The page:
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Genetically Modified Food

March 1, 2003

Genetically Modified Food

In the months ahead in Parliament the subject of genetically modified (GM) foods will again be raised. Having recently been on a political lecture tour in mainland Europe it is also clear that the current unease of many European leaders towards American foreign policy will have a profound on the GM …

Genetically Modified Food

In the months ahead in Parliament the subject of genetically modified (GM) foods will again be raised. Having recently been on a political lecture tour in mainland Europe it is also clear that the current unease of many European leaders towards American foreign policy will have a profound on the GM debate.

I have always found the controversy on GM foods to be full of discrepancies. At the same time as we in this country have a strong
passion for animal rights and whilst vegetarianism becomes ever more popular, there is clearly a need for food to be grown with ever more efficiency, especially in the developing world. As the global population continues to increase rapidly year by year, you might think that the solution would be to use the technology which is behind genetically modified food, especially in seeking to eliminate the scourge of global famine and malnutrition in developing countries. Yet when in the late 1990s GM food technology came to the fore there was a furious reaction from consumer groups and governments alike.

We are no longer so ready to believe the assurances of medical experts who claimed that this new food was safe. However much science suggests that we have found solutions to problems no politician can ignore the strong emotional forces. I am sure I share the view of many who feel an instinctive unease at the prospect of meddling with nature. Also I wonder whether – both in this country and in the rest of Europe – the notion that GM foods were being produced by large American companies plays some part in the hostility that surrounds GM.

This aspect of the GM foods debate became evident to me when I was out in Germany on a lecture tour in February. Many in continental Europe regard the United States of America with great suspicion. Not only is America the sole world economic superpower (Europe is so far behind that should a second economic superpower emerge it is more likely to be China) but it is also the only military superpower as well as cultural superpower courtesy of both the English language and the dominance of US film and TV across the globe.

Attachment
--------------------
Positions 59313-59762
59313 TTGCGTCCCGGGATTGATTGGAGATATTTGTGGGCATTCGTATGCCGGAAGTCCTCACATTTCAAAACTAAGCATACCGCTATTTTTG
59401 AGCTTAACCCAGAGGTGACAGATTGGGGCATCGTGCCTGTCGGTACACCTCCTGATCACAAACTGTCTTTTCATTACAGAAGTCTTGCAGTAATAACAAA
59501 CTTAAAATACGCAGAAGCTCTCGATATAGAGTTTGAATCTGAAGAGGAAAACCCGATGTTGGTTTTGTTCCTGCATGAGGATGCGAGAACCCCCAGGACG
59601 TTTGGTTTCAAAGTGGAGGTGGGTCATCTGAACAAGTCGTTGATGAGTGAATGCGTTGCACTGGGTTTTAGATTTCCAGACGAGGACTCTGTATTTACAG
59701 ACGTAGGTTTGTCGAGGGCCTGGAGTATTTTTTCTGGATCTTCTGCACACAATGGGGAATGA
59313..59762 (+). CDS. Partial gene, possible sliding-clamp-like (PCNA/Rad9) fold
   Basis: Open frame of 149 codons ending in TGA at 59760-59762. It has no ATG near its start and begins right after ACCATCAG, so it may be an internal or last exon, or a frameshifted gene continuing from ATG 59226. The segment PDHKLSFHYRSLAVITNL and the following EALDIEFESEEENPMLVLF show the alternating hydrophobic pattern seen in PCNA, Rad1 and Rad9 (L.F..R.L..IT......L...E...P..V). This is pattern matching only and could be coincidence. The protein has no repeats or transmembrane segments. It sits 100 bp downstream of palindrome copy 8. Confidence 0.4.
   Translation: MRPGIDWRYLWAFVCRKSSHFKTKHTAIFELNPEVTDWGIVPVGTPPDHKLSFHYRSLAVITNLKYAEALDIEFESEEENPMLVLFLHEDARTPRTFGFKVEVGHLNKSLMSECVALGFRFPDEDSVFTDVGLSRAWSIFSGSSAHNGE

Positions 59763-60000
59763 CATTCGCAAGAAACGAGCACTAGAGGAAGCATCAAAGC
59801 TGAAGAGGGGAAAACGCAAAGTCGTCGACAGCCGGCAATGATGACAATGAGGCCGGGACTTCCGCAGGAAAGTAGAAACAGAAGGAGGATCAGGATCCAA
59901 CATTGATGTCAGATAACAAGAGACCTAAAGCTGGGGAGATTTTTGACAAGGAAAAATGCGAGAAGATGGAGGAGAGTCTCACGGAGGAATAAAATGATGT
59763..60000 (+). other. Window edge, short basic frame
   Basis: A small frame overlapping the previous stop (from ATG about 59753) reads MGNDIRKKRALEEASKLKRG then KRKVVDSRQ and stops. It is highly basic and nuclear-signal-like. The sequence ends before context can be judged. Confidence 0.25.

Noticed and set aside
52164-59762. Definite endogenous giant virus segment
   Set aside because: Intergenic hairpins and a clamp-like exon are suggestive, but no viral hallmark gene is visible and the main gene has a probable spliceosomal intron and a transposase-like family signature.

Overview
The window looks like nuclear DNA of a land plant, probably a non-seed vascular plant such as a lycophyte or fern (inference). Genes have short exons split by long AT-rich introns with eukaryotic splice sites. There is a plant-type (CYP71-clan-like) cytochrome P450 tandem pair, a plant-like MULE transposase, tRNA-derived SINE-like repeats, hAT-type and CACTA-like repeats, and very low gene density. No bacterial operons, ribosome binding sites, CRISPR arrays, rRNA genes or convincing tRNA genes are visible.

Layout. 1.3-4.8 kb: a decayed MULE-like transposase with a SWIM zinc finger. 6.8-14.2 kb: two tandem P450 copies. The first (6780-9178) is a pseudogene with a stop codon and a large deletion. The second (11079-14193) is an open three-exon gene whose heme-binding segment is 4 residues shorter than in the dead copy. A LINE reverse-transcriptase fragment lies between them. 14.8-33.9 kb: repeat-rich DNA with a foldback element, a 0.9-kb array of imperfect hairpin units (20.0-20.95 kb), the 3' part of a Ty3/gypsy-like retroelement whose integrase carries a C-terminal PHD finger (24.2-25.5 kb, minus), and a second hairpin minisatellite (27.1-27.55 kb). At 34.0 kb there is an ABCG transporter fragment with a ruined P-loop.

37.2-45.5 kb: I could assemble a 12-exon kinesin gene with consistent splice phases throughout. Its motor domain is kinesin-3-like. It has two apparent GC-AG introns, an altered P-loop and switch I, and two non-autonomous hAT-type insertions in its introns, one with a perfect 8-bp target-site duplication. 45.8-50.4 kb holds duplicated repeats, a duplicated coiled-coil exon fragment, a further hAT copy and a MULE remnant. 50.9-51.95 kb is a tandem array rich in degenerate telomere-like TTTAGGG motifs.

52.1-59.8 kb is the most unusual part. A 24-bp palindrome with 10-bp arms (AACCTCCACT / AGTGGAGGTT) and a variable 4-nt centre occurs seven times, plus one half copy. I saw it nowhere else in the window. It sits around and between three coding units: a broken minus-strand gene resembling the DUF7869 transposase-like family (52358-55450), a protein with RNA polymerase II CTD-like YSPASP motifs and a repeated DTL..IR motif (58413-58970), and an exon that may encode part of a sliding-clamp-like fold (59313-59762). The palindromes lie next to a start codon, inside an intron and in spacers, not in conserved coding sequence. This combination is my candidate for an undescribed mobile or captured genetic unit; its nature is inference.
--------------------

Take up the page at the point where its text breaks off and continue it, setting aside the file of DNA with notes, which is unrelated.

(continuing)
There is also a profound unease across mainland Europe concerning the Americans’ pre-eminence and this has led to a deep-seated resentment, perhaps even an envy of the Americans’ power, its wealth and the dominance of its values in culture. The onset of the Iraq conflict has further exacerbated the uneasy relationship between the USA and many European governments.

On top of this the rise of genetically modified foods provides many in Europe with a sense that the United States is now attempting to control what and how the world eats. This concern coupled with a sometimes hysterical environmental lobby has overridden the assurances of scientists as well as a desirable famine-free vision for the future in our analysis of the desirability of GM foods.

If this planet is to house billions more people, as most population projections suggest is likely in the decades ahead, and if a larger proportion of mankind is to practise a strictly vegetarian diet then it is clear that innovative thought needs to be brought to bear on how and what we eat.

Whilst I share some of the reservations about the prospect of GM foods, I believe that we need to look at the desirability of creating this food in a reasoned and considered light without anti-US hysteria undermining any constructive debate. The welfare of millions in developing countries across the globe may depend crucially upon our putting rational science ahead of emotional instinct.